Use The Debt Reduction Mindset To Save For Future Purchases


Back when I was getting out of debt, I was the very definition of determined.  I worked hard, extremely hard, to stay on budget, earn extra money, and rapidly pay down my debts.

Once I paid off my debts, I remained determined, and worked hard to fully-fund my emergency fund.  I also worked hard to fund retirement and education savings accounts.  I was motivated, pumped about the progress I had made, and, like I said, determined.

After  couple of years of enjoying the debt-free life, things changed.  I lost a bit of my determination, and a bit of my focus.  I think that this is natural.  Once I reached my major goals, I took a breather, enjoyed some of the benefits of a little extra cash, and kinda relaxed.

Alas, it is now time to breakout ye olde debt reduction mindset and really focus on saving for future purchases.  Why?  Well, at some point, I’m going to need to buy not one, but two, newer automobiles.  We’re also going to need need some newer furniture for the house, and we have lots of plans for the landscaping of the yard.  In other words, there are some pretty big-time purchases that we need to make, in the not-so-distant future, and I need to prepare for them now.

The last thing I want to do is work as hard as I have worked to get out of debt – only to slip up and go right back into it.  I don’t want to simply be debt free – I want to remain debt free, forever.

Side note – Those who are familiar with this site might be asking – “NCN, haven’t you been working hard to remain debt free, already?”  The answer, frankly, is “yes and no”.  On the one hand, I have been saving some money for future purchases, and I’ve continued to live on a budget.  On the other hand, I’ve gotten a little sloppy, not really displaying, in my opinion, the proper degree of intensity.  That, my friends, changes – today.  Rock on.

3 thoughts on “Use The Debt Reduction Mindset To Save For Future Purchases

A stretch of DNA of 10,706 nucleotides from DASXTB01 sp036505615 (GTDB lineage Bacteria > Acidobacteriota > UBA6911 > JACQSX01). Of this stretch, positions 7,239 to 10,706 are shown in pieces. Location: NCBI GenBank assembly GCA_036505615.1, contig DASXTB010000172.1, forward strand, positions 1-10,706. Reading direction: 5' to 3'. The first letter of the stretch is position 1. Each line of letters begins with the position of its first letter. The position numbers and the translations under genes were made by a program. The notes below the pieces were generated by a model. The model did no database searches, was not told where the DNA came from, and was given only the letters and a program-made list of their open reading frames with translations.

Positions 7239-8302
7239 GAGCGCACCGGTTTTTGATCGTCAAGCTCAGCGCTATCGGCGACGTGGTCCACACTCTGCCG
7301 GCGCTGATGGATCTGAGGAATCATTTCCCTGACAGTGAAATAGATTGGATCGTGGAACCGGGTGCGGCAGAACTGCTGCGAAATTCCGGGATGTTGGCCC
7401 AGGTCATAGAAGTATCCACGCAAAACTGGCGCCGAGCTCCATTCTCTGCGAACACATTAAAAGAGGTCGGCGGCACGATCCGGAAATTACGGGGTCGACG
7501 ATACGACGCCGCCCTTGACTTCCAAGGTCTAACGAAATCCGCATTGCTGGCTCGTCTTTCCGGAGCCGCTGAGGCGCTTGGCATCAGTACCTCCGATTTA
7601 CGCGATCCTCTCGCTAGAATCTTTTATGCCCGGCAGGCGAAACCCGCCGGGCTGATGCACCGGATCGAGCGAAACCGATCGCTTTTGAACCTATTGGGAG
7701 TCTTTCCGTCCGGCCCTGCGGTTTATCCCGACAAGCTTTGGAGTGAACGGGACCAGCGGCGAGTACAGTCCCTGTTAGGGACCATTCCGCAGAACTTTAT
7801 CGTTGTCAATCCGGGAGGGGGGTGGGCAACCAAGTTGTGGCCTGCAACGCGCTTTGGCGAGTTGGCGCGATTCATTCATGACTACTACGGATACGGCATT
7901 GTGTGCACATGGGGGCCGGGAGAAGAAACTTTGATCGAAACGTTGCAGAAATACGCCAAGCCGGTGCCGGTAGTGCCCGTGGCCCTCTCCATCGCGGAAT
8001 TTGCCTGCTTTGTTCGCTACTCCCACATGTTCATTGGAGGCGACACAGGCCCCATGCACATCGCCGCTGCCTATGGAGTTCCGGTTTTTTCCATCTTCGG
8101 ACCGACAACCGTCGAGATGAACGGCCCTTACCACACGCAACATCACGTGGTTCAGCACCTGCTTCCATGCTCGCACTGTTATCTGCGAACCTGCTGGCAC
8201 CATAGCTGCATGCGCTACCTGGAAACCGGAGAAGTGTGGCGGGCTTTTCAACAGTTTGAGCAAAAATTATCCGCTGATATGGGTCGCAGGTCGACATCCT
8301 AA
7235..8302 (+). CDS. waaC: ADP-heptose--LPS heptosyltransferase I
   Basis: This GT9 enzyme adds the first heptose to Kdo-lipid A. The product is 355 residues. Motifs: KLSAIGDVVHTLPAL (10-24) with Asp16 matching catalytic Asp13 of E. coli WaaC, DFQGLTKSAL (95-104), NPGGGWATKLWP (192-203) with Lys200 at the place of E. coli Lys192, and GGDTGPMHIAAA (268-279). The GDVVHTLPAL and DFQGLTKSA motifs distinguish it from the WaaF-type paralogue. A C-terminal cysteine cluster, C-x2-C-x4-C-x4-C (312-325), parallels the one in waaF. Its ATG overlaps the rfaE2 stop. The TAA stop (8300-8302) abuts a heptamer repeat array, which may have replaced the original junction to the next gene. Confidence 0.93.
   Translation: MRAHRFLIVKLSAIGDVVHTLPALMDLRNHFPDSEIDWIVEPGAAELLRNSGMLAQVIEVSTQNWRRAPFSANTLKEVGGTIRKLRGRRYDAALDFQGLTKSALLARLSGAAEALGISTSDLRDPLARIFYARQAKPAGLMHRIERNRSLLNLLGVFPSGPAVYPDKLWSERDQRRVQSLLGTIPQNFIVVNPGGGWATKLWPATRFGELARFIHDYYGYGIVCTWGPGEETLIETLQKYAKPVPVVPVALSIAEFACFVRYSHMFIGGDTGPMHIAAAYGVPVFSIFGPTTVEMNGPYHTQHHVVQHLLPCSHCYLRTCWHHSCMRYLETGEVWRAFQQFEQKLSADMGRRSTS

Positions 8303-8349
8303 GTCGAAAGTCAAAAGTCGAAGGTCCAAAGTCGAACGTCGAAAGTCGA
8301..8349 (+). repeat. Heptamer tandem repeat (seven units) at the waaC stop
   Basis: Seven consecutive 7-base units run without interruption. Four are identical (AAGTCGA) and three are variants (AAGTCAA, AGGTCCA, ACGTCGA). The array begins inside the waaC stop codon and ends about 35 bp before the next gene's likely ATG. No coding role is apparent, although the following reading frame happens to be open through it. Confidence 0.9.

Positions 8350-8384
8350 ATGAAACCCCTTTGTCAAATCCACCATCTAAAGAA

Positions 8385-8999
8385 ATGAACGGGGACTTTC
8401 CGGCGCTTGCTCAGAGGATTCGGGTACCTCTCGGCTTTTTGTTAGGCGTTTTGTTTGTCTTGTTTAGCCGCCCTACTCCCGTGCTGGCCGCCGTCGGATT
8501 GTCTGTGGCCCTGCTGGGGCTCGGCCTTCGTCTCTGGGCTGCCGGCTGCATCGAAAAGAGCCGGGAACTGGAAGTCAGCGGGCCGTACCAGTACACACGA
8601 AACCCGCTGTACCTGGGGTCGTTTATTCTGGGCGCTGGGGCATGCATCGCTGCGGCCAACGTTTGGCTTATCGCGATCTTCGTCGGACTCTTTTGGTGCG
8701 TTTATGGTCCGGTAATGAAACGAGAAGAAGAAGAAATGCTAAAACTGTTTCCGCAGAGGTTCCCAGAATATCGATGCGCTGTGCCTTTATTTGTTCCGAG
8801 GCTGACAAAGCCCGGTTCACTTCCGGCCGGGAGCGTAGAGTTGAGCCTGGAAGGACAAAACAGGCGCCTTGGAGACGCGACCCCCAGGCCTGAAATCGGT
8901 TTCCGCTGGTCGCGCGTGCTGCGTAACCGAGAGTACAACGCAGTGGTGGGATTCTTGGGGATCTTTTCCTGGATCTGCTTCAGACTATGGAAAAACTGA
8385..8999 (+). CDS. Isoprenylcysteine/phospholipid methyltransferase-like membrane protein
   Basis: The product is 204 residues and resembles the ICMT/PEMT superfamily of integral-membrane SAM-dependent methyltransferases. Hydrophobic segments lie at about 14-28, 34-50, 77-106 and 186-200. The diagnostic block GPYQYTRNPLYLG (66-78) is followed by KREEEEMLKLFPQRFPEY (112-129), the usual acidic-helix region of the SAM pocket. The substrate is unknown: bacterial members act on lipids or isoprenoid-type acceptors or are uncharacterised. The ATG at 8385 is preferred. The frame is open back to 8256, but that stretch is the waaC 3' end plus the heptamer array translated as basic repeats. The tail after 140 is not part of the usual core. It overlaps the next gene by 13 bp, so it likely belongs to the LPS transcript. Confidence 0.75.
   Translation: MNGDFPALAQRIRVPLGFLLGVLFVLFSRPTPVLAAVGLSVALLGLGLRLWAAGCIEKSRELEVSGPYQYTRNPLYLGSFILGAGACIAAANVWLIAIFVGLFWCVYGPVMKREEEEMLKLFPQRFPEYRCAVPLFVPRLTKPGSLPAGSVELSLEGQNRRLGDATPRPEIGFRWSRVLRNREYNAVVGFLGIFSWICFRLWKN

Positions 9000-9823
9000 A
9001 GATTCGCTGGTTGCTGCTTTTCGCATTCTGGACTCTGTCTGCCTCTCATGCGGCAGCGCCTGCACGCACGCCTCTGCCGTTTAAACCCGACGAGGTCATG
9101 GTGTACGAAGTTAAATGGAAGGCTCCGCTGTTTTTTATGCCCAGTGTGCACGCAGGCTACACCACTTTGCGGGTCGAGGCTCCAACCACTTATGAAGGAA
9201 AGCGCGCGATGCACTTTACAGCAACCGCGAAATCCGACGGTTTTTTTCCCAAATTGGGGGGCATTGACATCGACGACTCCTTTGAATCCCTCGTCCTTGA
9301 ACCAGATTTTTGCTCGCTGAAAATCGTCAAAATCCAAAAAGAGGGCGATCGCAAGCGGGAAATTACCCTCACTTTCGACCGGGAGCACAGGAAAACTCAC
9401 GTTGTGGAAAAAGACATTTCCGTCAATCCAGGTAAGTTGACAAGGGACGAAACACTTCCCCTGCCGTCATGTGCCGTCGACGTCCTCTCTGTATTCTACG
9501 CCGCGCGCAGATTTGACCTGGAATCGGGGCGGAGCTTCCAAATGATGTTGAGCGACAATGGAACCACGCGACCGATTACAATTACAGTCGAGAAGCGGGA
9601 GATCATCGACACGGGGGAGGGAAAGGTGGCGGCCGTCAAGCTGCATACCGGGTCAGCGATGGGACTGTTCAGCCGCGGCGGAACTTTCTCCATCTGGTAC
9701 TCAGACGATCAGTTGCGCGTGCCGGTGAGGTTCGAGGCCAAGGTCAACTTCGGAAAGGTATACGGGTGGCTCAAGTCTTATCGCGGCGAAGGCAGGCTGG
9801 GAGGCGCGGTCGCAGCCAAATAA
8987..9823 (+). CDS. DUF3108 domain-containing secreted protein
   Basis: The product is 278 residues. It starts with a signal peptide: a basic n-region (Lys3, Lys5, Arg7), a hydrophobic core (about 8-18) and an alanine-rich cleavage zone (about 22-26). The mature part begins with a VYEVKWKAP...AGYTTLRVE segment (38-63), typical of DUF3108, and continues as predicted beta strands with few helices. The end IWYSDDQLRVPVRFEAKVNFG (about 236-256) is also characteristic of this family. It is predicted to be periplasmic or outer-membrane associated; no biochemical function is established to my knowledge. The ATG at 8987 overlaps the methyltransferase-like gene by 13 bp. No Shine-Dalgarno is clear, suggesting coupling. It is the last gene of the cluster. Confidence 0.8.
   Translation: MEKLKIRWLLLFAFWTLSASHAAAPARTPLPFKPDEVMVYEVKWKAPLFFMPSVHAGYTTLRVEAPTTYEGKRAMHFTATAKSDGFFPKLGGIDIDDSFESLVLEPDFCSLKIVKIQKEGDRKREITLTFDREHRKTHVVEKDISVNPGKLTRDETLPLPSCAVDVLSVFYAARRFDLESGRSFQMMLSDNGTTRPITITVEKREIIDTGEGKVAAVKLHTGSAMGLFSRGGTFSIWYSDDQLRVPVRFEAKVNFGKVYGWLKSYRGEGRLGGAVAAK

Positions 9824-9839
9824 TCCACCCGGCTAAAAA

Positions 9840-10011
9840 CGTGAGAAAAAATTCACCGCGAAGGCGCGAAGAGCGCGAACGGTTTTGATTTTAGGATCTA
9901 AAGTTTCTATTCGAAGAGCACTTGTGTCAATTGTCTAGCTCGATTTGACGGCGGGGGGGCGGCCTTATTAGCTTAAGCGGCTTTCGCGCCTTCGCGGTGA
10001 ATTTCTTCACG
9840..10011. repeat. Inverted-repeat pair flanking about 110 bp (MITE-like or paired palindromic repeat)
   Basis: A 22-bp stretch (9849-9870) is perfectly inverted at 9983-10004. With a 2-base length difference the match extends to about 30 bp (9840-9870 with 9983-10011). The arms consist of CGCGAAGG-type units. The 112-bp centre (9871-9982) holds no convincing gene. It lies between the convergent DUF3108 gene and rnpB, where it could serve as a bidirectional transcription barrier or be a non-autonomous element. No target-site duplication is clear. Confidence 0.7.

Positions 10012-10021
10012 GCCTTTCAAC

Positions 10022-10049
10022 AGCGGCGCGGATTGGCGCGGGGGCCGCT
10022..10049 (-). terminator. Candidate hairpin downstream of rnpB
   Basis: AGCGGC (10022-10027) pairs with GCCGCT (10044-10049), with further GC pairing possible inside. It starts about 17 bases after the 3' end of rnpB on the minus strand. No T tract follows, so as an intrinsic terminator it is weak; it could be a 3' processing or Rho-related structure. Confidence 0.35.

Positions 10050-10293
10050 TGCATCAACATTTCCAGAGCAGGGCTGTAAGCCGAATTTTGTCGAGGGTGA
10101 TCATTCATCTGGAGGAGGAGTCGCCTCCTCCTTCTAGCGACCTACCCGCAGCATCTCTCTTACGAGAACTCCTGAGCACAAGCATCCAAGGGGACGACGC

1. Staying motivated, especially when you are consumer debt free, can get tough. I’m in the process of getting my emergency fund FULLY FUNDED. Of course this is going to take me awhile. My wife and I are also saving up for two major purchases, but we’re going to do it cash. We’ve been in and out of debt TWICE and we are NEVER going back.

    So if you’re looking for motivation and accountability, you need not look any further than your own blog, or maybe my blog too.

    Everything is a process, and the process you’re on is going to get you to financial freedom. That should be all the motivation you need!

    Take care,
    David Bibby

  2. Maintaining that “gazelle like intensity” is a little like thinking you’ll be in passionate, first blush love for your entire marriage. It’s impossible and likely unhealthy.

    I think that kind of determination should be employed when you need it. Use it for eliminating your debt and meeting your financial goals. Then relax. Don’t go back into debt but don’t be afraid to spend some money. It’s a means, not an end. Then, when you need to save for something, go into determined mode again.

    It’s not being sloppy to lighten your hand on the throttle, it’s just being human. Enjoy it.

  3. I’d like to offer some suggestions for landscaping inexpensively:
    Do you have family or neighbors that had bulbs blooming this past spring? If so, offer to thin them. This helps them because spring bulbs need to be thinned periodically, and it gives you some free bulbs. (The bulbs need to be planted immediately after digging. Check online to see how deep to plant them.)
    Watch for sales on perennials later in the fall at all the big box stores. Perennials are fantastic for several reasons: 1)they come back on their own every year so you don’t need to buy annually, 2)there’s less maintenance because you don’t have to re-plant annually, and 3)they multiply so after 3 or 4 years you can divide them and get more plants for free!! (It will be time to thin your spring bulbs too–more plants for free!!)
    You want your plants to live and thrive so learn as much as you can online or from library books about the perennials that grow best in your area. Also consider the amount of sunlight and moisture that reaches the areas in which you’ll be planting.
    Install a rain barrel or two. You need to keep those plants watered–it’s critical in the first year as they’re trying to get over the shock of being transplanted. The rain barrels will save on your water/sewer bill.

    Hope this helps!

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